Beyond the smartwatch: The future of smart clothing

Digital fashion can simply be about an easy way to carry your iPhone, but designers are pushing what can be achieved with more esoteric designs. The LED dress from Richard Nicoll is a good example of the experimentation that is going on. There are of course limitations, as the models could only wear the dress for 20 minutes before it became too hot. The work that Cutecircuit has been doing shows how high fashion is using technology.

Synapse dress

The Synapse Dress uses electronics and 3D printed components to alter its appearance as the mood of the wearer changes (Image: Jason Perry / Margo Mortitz)

Designers and technologists are also collaborating to push what is possible with technology and apparel today. The Synapse Dress is a good example. Using the Intel Edison microcontroller, Dutch high-tech fashion designer, Anouk Wipprecht, has created a dress that alters its appearance as the mood of the wearer also changes. And Intimacy 2.0 is a fabric that becomes more transparent the more intimate you become with another person.

To gain an insight into how digital fashion, printed and woven electronics are converging, TechRadar Pro spoke with Kathryn Wills, Smart Textiles Associate at the National Physical Laboratory and Coventry University. We began by posing this question: With the development of conductive fabrics and printed electronics, how do you think clothing for the digital age will evolve?

She replied: "The increasing interest in, and development of, conductive fabrics and printed electronics over the past few years has become clear through visiting wearable technology and smart fabrics shows and seeing what is coming to market.

"The sports and fitness sector is booming, with many examples of sportswear available which will measure your heart rate. This sector is likely to develop in the sense of being able to measure a wider range of physiological properties through your clothing, such as breathing rate and temperature. Garments for medical-level monitoring are not yet as widespread but as this evolves, it will potentially revolutionise health monitoring for patients and clinicians in terms of telehealth services."

Experiments with integrating technology into clothing have come and gone. Why did they fail to take off?

"Manufacturers need to understand exactly how their product will be used and what environment it will be subjected to, for example, if it's in contact with skin will there be irritation issues, or problems with temperature, sweat etc. We need to have a good idea of exactly what we want the product to do and for how long.

"Also I guess people can lose interest; new gadgets need to be able to retain consumer interest and become part of their routine. There is also the fact that integrating this intelligence into numerous garments or products is expensive."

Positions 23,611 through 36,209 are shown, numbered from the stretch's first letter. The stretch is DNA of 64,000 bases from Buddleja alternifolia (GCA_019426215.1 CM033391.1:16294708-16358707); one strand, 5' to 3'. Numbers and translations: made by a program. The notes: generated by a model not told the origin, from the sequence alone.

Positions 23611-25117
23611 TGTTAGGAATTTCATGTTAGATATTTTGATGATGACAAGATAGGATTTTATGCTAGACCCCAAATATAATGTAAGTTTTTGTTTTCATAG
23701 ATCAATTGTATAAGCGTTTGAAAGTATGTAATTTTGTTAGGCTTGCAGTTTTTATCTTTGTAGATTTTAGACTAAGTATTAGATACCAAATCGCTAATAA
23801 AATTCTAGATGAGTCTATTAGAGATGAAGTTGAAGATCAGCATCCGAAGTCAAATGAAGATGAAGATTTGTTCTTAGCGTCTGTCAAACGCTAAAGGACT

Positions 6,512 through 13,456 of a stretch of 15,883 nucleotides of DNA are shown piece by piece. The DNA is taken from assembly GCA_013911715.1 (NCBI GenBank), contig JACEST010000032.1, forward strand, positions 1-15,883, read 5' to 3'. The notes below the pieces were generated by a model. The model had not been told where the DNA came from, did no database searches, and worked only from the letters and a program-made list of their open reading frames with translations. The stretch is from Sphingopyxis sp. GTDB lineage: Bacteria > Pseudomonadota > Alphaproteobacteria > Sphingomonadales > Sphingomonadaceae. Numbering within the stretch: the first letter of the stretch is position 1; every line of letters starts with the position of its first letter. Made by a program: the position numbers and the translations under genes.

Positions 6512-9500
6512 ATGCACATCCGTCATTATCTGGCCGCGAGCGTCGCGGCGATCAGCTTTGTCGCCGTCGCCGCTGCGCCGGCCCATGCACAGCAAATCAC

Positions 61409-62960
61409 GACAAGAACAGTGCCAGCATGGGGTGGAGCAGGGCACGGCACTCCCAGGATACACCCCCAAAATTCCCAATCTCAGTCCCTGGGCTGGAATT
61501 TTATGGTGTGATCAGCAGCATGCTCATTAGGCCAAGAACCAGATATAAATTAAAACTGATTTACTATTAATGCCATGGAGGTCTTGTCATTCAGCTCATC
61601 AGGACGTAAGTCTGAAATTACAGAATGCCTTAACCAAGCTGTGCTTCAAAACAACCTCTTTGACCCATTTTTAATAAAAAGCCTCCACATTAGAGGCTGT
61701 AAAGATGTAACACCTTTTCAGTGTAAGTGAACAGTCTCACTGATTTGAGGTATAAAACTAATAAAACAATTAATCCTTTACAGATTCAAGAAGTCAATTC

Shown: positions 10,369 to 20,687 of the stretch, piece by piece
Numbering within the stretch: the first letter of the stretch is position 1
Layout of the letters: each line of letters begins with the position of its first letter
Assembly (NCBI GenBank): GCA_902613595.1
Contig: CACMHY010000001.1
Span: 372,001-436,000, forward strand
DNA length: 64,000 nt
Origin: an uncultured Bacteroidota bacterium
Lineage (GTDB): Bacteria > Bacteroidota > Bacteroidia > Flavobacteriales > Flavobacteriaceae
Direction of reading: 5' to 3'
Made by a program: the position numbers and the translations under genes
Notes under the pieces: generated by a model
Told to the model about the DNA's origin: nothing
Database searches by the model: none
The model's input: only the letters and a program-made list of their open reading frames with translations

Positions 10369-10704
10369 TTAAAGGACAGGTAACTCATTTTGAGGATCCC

How do you think the advent of 'digital fashion' such as the Synapse Dress will impact on the future development and design of 'gadget clothing'?

"Fashion pieces such as the Synapse Dress are great ways to showcase the merging of electronic engineering with fashion and they increase interest in and awareness of gadget clothing. Hopefully such demonstrations will also stimulate more collaboration between textile manufacturers and the electronics industries, since large-scale development of such projects is at present a hurdle for many people. Suitable apps also need to be developed alongside the gadget clothing to accompany and help interpret the data being acquired."

Ping garment

Ping from Electricfoxy is a garment that can update your Facebook status. A customisable app communicates with the garment to send social media messages

At the moment wearable means wristbands or watches. Is the future more integration of technology and apparel?

"From the shows we've attended the wristband and watch market is still dominating in the wearables sector; however there is a definite increase in interest in integrating technology and apparel. There tends to be more steps to go through when designing electronics into clothing, such as the connections, which are used on the textile, where does the battery go, how it is responding on the skin etc.

"A central hub such as a watch, which can be linked to the distributed electronics in the sensing clothing will need both energy and intelligence to function. There are also no standards for electronics and clothing technologies at present so it's tricky to benchmark how your garment should be behaving. Therefore the future will be focusing on these issues in order to facilitate better integration of technology and apparel."

And where do you think the next breakthrough in wearable technology will come from?

"The hardware market is becoming established whereas the smart apparel market has yet to take off. I think once the issues mentioned above have been overcome, there will be a lot of interest and uptake in wearable apparel products, with sports apparel leading the way.

"Reliability of the products needs to be demonstrated, in addition to a clear purpose for them. For example if you buy a fitness garment to monitor various physiological attributes during your exercise, what will you do with this data when you have it?"